The other side of the phone

On Tuesday afternoon afternoon, I was interviewed over the phone by a student in France.

She called the newsroom for a story she was writing for a class, and I volunteered to take the call. She asked me a couple of questions about the journalism school and about traditions in the j-school and at Mizzou.

Tell me about a tradition you have at your school. (the exact words of the question, and my answers, escape me).

I mean, we have this archway with these two stone dragons in it, and if you talk when you’re walking under it, you’ll fail your next test. I adhere to that one pretty rigidly.

At one point, I’m pretty sure I sounded like an MU brochure when she asked me about j-school students working in the newsroom, and I fired off something about how the Missouri Method believes in learning by doing.

Toward the end of the conversation, I found myself asking the infamous question posed to j-schoolers everywhere:

So, is this going to be published, or is this for a class?

She told me it was for a class, and I felt more at ease — she’s a student, just like me, trying to figure out how to be a journalist. We’re both learning this profession together.

When I hung up the phone, though, I started to think about the conversation I’d just had.

When I wasn’t quite sure what she was asking, my answers muddled, confused and half-hearted. I wondered to myself what her story was actually about, and I wondered if I’d been able to give my answers well enough for her to know what I was explaining.

Then I started thinking about my own interviewing.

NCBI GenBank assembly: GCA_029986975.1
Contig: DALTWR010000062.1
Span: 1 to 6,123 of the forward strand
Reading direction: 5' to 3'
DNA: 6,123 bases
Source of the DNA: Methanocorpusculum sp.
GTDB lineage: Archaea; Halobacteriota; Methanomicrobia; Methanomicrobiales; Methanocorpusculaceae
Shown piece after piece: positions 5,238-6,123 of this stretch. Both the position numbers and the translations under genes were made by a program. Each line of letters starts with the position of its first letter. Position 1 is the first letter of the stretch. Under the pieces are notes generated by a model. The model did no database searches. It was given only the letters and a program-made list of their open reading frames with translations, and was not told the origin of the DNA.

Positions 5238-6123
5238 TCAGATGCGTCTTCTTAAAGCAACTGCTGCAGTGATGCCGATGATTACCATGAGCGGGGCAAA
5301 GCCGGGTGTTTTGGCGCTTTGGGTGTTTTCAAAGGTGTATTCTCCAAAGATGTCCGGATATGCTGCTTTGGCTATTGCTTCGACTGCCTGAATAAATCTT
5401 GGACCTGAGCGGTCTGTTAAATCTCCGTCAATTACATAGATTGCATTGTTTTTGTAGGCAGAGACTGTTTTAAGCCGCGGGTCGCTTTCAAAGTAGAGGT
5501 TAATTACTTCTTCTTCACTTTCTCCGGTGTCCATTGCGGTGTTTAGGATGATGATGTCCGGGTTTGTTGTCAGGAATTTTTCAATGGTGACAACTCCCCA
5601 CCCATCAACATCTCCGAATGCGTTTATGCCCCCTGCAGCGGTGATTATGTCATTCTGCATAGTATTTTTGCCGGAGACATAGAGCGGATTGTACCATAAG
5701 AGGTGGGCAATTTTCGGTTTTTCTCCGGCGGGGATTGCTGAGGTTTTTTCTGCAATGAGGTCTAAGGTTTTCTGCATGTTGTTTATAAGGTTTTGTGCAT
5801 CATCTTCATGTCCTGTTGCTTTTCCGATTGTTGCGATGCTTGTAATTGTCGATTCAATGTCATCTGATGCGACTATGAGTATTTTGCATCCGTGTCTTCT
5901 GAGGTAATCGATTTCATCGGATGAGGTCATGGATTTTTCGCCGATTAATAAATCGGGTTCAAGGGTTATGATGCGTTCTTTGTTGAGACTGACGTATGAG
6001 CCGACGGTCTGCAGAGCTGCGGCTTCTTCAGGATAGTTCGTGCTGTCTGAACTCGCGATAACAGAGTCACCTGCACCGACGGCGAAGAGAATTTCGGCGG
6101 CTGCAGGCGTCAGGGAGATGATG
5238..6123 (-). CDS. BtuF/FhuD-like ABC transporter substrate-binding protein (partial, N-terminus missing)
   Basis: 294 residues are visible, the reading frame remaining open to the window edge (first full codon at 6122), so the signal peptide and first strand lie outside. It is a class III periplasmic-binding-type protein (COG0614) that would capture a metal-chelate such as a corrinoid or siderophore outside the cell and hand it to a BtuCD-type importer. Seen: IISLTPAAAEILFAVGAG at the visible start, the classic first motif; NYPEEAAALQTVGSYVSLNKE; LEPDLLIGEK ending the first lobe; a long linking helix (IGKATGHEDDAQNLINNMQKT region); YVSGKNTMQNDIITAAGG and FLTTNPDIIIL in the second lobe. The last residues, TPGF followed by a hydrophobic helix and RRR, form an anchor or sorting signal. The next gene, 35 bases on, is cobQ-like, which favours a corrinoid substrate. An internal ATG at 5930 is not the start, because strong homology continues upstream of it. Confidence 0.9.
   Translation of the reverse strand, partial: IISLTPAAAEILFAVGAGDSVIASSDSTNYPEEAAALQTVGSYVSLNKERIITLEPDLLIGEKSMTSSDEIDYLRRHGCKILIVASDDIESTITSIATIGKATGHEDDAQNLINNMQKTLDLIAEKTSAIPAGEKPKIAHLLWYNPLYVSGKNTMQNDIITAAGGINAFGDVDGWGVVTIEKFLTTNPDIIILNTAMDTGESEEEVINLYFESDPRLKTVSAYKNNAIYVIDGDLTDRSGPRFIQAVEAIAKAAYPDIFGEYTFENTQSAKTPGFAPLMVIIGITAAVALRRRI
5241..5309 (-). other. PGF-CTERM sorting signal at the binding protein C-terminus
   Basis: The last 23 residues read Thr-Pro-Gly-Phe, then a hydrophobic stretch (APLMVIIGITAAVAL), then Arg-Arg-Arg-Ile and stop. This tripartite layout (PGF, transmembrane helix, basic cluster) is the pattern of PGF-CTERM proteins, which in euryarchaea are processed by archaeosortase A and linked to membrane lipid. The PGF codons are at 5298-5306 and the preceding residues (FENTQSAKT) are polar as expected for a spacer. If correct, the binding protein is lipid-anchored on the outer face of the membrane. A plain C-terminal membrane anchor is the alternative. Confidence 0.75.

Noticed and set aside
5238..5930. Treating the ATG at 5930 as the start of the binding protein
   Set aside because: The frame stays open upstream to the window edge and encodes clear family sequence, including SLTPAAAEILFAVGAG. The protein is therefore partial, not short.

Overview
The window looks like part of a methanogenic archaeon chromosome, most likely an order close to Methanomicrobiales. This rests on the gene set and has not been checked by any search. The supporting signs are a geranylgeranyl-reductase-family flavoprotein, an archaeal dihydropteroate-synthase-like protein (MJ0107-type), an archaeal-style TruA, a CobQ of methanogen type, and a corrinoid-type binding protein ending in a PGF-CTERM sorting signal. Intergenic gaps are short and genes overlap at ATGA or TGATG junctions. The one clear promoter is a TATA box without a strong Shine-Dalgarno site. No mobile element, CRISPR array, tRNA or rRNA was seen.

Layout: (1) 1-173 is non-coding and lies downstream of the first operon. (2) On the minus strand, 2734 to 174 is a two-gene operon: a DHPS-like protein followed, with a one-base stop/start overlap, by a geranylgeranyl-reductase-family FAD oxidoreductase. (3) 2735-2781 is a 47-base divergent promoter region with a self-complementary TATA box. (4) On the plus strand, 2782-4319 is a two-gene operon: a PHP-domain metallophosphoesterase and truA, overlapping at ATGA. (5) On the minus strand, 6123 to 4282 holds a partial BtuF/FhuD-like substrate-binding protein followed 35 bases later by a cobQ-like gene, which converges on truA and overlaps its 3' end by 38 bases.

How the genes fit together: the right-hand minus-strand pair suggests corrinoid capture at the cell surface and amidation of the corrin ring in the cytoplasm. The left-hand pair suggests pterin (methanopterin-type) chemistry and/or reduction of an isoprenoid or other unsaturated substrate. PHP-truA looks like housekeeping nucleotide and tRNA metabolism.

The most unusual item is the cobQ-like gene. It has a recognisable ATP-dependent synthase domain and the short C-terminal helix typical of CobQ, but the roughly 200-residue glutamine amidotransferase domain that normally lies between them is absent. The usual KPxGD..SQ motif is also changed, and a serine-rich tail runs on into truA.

Sometimes, when an interview doesn’t go as well as planned, I confusedly wonder what went wrong. I mean, some sources are naturally chatty or precise or willing to share than others, but I think there’s more to it than that.

I forget that interviewing can be an unnatural act, especially since I find myself giving them so frequently. I secretly hope that my sources come with ready-made anecdotes and glorious explanations and beautiful quotes that will rain from their mouths as soon as I ask the first question.

But the truth is, interviewing involves a lot of give and take and practice and preparation and understanding on both sides. My sources have to fully understand my story and my questions before they can give good answers. I have to be extra willing to admit what I don’t know, and to do my homework beforehand if I can learn it myself. I have to ask the questions that clarify what I don’t understand. I have to phrase my thoughts in ways that open my sources up to conversation.

It’s not that I don’t do those things to an extent already — my interviewing is improving fairly substantially — but I’ve got a lot of improving to do. I’m still a young journalist, and I still make my share of mistakes in terms of not preparing as well as I should or not giving my questions the thought they deserve. I forget that my sources aren’t in my head and that I’m not in theirs and that part of my job is bridging that gap.

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